Steve Kirsch – The case for adding fluvoxamine to the NIH COVID Guidelines


Here is a summary of why fluvoxamine should be considered by the committee for shared decision making.

We knew from November 12, 2020 with the publication of the Lenze study in JAMA it was a potential game changer because the effect size on reducing hospitalization was 100% and the the supporting data (multiple observational studies) was all consistent. Just two weeks later, on December 1, 2020, we knew that the study was confirmed in a real-world evidence trial by Dr. David Seftel at the massive COVID outbreak at Golden Gate Fields.

As of today (Feb 3, 2021), all of the data I’m aware of is all positive: we learned from the Seftel study that everyone who takes the drug has their symptoms resolve in a few days if we catch them early enough. But we have anecdotal evidence that fluvoxamine works in other stages of the disease…. I’ve  never heard of a case where any person failed to respond and get back to normal no matter how sick they are… high flow oxygen, intubated patients, etc. It just takes longer and may require a larger dose.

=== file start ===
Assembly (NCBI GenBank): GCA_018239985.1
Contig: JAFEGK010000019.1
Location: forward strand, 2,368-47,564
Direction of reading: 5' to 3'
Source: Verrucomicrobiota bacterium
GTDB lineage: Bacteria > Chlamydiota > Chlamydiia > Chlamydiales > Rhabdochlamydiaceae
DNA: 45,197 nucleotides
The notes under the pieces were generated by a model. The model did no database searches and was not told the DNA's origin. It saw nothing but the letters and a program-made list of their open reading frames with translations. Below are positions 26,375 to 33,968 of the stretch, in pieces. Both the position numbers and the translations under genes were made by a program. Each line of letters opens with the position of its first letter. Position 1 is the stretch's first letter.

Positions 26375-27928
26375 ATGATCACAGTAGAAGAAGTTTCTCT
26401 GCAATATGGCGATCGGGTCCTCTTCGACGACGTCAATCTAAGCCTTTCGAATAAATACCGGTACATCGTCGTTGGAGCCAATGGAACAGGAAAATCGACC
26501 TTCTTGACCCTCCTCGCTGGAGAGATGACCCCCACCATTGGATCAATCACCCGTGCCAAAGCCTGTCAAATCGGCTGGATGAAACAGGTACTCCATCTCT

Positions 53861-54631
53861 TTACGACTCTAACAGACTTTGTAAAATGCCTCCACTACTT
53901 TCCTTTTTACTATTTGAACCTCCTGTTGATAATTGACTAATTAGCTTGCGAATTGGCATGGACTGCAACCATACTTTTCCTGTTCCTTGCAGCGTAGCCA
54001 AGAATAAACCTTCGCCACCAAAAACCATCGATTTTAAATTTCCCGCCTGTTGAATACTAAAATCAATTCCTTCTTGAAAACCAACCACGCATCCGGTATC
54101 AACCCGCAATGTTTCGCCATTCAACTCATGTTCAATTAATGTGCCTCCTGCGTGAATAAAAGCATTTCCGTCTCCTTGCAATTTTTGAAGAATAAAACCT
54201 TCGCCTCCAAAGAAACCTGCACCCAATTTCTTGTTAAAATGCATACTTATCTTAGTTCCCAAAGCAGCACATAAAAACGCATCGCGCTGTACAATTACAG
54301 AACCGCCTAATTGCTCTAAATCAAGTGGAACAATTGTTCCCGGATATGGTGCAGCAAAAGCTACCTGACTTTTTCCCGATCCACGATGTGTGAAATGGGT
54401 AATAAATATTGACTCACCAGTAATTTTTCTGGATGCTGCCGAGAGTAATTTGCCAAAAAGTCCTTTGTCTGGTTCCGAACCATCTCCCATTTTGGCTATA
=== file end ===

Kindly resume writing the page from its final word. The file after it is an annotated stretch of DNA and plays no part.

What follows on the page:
An average effect size of 100% prevention of both hospitalization and  long term COVID symptoms after two weeks vs. 12.5% (hospitalization rate) and 60% (long-term COVID  symptoms rate) respectively for no treatment in the Seftel study. The combined p-value of just the Lenze and Seftel studies is <.0001. While you can argue that you can’t combine the numbers because the Seftel study was only pseudo randomized and open label, if you look at the Seftel study, the treatment cohort was worse than random based on comorbidities (add in the fact that it included 8 crossovers from the treatment group (who were not counted twice). Therefore the p-values and effect sizes are thus conservative estimates rather than optimistic estimates. The Fisher Exact test shows an effect size of 75% or more with 95% confidence.

All of the observational studies (two French, one German, and one US) showed significant protection with strong p-values.

As far as I know, there is no data anywhere showing fluvoxamine would cause a single additional death (it will not make COVID outcomes worse). It is safe drug with no reported deaths of overdose in the literature, making it far safer than over the counter drugs such as Tylenol which kills hundreds of people per year. We know the short and long-term safety outcomes when used with COVID: there are no issues. Mild nausea was reported by one patient on the 50mg BID dose.

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